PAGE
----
A Taiwanese television station apologised Wednesday for “causing public panic” after erroneously running a series of alerts saying China had launched attacks on the island. 

Taiwan’s 23 million people live under constant threat of an invasion by China, which views the self-ruled democratic island as part of its territory to be re-taken one day, by force if necessary. 

Taiwan TV station
A screenshot of the report. Photo: CTS.

Taipei-based Chinese Television System (CTS) sparked alarm after running several news alerts on its screen including “New Taipei City hit by Communist army’s guided missiles” and “Vessels exploded, facilities and ships damaged in Taipei port”. 

Other alerts featured read “Communist China’s frequent war preparations, the President issued emergency order” and “War could break out, New Taipei City opens joint emergency command and control centre”.

CTS attributed the blunder to staff who mistakenly put out content from disaster prevention drills that the station was commissioned to produce for New Taipei City’s fire department. 

“CTS offers its sincere apology that this serious flaw has caused panic among the public and trouble to relevant units,” the company said in a statement.

The false war alerts hit a nerve at a time of heightened fears in Taiwan raised by Russia’s invasion of Ukraine and concerns China might similarly one day follow through on threats to annex its smaller neighbour.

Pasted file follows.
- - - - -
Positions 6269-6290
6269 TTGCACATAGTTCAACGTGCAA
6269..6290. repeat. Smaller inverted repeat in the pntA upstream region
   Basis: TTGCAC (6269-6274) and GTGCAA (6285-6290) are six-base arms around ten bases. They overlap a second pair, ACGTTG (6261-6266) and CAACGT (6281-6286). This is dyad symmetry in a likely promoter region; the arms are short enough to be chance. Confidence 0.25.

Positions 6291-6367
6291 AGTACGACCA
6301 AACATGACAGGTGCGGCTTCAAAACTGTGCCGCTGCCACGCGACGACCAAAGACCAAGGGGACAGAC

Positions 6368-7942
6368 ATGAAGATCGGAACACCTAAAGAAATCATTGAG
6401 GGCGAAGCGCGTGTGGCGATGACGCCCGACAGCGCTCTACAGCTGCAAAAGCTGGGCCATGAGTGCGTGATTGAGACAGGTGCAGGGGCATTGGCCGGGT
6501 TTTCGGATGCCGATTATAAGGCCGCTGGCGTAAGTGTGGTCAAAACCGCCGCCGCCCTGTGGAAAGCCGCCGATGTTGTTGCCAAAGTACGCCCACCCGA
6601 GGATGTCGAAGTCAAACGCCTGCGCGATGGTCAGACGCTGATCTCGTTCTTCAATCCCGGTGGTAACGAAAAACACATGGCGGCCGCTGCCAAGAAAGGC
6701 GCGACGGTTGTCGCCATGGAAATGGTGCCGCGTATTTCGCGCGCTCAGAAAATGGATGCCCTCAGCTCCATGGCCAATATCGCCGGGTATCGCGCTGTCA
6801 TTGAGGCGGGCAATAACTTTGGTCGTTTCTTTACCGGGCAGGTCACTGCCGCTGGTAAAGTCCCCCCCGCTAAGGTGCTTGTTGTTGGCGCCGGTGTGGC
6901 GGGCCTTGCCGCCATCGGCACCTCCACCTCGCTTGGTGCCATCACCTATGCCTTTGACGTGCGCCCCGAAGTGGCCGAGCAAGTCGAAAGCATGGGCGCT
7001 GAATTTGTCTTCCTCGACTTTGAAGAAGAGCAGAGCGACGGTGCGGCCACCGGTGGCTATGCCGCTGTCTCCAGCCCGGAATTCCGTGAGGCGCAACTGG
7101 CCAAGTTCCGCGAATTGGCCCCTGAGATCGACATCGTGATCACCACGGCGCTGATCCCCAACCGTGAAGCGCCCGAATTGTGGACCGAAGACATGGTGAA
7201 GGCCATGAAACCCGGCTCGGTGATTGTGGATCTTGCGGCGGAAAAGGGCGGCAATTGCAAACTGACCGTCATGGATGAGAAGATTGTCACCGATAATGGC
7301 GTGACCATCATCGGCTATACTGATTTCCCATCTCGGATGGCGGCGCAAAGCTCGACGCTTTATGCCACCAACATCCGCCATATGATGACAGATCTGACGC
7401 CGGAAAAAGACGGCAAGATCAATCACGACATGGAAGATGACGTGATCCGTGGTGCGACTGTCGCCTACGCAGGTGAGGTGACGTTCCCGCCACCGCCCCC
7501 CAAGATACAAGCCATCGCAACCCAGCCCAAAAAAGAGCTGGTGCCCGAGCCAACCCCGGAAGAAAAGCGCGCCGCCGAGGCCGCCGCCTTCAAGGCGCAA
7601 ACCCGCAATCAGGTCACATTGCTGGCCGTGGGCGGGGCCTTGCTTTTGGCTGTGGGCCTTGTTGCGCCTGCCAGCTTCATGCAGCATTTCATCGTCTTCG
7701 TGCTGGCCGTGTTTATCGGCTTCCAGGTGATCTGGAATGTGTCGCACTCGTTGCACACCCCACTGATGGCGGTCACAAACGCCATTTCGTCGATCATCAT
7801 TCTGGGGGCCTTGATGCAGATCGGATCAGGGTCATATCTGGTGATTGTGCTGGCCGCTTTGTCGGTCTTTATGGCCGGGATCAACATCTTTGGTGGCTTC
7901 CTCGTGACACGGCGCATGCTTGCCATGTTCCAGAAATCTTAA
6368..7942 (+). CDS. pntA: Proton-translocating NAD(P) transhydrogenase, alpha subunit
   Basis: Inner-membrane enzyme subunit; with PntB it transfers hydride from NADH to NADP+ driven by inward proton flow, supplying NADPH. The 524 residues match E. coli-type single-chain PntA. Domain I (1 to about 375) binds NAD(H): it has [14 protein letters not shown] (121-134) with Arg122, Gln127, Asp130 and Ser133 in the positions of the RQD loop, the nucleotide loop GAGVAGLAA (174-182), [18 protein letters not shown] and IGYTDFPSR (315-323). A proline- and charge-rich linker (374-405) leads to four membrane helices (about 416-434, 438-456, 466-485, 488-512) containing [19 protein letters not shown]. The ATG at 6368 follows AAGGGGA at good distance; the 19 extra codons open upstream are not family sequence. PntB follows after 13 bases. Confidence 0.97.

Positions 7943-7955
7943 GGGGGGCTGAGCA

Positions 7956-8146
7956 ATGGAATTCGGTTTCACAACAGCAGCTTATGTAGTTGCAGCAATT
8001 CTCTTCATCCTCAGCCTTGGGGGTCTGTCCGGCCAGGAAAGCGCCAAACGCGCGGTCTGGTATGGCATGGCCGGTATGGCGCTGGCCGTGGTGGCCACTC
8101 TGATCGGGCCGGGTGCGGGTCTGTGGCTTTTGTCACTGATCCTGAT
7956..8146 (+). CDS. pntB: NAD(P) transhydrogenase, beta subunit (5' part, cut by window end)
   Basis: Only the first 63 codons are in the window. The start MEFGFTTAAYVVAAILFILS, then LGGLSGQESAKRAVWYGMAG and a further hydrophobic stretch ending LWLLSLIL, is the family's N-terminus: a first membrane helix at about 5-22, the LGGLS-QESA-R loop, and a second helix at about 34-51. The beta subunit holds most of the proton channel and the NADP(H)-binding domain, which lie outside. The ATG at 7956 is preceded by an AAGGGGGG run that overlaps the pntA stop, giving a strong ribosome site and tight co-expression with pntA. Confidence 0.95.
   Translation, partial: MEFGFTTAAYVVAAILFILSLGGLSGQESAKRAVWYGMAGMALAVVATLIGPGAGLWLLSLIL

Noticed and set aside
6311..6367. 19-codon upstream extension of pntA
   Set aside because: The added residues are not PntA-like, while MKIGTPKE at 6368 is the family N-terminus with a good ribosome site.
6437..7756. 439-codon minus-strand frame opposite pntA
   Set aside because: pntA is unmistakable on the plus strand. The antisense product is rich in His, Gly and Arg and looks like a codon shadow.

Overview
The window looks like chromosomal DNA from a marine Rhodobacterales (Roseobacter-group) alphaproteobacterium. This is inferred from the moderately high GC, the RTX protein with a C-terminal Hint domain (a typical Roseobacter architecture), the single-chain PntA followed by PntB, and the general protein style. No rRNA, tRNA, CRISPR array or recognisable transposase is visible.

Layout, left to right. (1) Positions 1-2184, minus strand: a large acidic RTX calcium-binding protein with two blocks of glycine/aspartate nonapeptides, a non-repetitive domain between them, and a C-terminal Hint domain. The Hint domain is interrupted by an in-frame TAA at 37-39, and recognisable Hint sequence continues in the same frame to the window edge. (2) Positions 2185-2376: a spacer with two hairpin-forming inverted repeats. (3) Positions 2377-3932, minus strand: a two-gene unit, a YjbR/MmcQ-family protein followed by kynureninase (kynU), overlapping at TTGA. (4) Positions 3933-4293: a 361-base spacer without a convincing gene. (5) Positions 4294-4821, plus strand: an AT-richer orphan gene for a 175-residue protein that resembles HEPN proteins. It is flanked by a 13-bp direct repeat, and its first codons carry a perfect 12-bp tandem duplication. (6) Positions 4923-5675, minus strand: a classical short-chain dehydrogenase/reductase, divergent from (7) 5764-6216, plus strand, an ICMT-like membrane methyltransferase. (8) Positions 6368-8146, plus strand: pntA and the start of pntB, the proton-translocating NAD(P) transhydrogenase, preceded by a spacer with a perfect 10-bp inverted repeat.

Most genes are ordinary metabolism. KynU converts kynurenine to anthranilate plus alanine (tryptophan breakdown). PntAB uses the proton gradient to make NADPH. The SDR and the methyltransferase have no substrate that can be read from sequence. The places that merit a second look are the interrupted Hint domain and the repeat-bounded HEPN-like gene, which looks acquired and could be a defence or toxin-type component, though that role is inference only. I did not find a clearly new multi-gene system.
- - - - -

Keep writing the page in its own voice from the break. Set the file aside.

CTS said it ran corrections and apologies on multiple channels, adding that it will “severely punish” those responsible after initiating an internal probe.

Taipei Taiwan flag ROC Republic of China
A person walking by Taiwan flag installation ahead of National Day celebrations in Taipei, Taiwan, 06 October, 2021. Photo: Walid Berrazeg/HKFP.

“Don’t panic,” read a message posted on its official Facebook page, with a photo of a clarification alert saying: “CTS mistakenly ran war and disaster prevention message, no need for the public to panic”.

Some netizens reacted with anger and scorn, but there was no sign of mass panic on the streets of Taipei Wednesday morning.

Beijing has ramped up pressure on Taiwan since President Tsai Ing-wen took office in 2016, as she views the island as a sovereign country and not part of Chinese territory. 

Its sabre-rattling has increased considerably over the past year, with warplanes breaching Taiwan’s air defence zone on a near-daily basis. 

Last year, Taiwan recorded 969 such incursions, according to a database compiled by AFP — more than double the roughly 380 in 2020. 

The number of sorties reached around 300 in the first four months this year.

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